An epigram for politicians

How to write an epigram that is
witty, astute, intelligent, shrewd?

Display assessment capacity
to respond with perspicacity.

In this acute perspicacious state,
gently seek the connected cognate,

but do not believe political hype
that this is actually a mandate.

An epigram for politicians

msdebbie

Joined March 2009

  • Artist
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Artist's Description

What is an epigram?

An epigram is a short, pithy saying, usually in verse, often with a quick, satirical twist at the end. The subject is usually a single thought or event. The word “epigram” comes from the Greek epigraphein, meaning “to write on, inscribe," and originally referred to the inscriptions written on stone monuments in ancient Greece. The first-century epigrams of the Roman poet Martial became the model for the modern epigram.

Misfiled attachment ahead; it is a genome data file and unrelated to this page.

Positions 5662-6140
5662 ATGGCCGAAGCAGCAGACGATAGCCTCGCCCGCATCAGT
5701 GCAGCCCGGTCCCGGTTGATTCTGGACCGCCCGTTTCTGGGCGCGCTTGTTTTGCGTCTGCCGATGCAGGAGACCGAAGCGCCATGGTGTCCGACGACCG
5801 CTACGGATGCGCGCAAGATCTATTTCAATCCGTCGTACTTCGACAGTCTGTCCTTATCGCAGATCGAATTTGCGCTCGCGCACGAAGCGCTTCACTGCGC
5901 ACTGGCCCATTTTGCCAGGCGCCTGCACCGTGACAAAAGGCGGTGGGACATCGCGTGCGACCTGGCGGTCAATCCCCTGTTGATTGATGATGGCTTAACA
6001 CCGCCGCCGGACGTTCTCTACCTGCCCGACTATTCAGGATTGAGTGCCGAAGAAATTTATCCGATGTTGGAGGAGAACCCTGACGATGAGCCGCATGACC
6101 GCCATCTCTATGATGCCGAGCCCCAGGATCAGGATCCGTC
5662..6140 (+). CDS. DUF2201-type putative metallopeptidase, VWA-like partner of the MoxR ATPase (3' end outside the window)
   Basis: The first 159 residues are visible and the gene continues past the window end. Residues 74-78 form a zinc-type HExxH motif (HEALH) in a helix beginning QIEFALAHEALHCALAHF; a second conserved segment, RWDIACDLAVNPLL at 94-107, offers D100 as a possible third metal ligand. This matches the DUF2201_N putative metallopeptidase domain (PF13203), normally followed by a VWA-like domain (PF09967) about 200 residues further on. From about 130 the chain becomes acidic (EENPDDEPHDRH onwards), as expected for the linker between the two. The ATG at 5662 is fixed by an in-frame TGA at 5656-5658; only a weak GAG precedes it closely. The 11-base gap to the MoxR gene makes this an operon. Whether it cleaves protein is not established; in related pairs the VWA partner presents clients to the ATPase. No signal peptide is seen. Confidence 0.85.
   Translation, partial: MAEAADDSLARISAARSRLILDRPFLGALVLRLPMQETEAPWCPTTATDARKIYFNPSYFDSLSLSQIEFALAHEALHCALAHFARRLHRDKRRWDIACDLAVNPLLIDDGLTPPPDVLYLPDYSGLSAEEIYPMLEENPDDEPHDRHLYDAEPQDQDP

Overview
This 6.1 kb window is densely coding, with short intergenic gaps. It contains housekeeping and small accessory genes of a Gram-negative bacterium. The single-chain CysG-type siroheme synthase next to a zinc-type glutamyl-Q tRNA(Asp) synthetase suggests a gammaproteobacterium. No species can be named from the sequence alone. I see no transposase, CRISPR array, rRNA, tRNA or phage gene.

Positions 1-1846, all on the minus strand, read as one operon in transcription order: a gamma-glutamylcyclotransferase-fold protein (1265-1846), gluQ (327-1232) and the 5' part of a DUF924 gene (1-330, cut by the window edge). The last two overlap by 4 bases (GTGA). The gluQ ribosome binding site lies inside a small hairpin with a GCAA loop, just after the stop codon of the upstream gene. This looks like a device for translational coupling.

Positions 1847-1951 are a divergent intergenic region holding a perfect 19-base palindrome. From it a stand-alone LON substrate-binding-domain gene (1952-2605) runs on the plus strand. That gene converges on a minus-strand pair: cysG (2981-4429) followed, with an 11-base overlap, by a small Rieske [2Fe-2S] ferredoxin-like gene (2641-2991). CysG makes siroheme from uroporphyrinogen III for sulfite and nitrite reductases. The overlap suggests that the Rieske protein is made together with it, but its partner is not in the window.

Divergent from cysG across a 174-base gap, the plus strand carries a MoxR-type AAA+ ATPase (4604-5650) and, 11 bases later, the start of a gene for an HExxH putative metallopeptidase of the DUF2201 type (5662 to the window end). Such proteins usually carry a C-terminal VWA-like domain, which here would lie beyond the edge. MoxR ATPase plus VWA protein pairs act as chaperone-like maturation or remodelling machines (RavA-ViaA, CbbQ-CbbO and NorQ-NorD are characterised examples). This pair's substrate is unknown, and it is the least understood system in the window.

The epigram flourished in sixteenth and seventeenth-century England thanks to John Donne, Robert Herrick, Ben Jonson, Alexander Pope, Lord George Byron, and Samuel Taylor Coleridge. In France, the poet Nicolas Boileau-Despréaux and the philosopher Voltaire often employed the epigrammatic form.

Some examples below by Samuel Taylor Coleridge:

What is an Epigram? A dwarfish whole,
Its body brevity, and wit its soul.

Sir, I admit your general rule,
That every poet is a fool,
But you yourself may serve to show it,
That every fool is not a poet.

And a Guardian infographic about the epigrams of Oscar Wilde

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desktop tablet-landscape content-width tablet-portrait workstream-4-across phone-landscape phone-portrait

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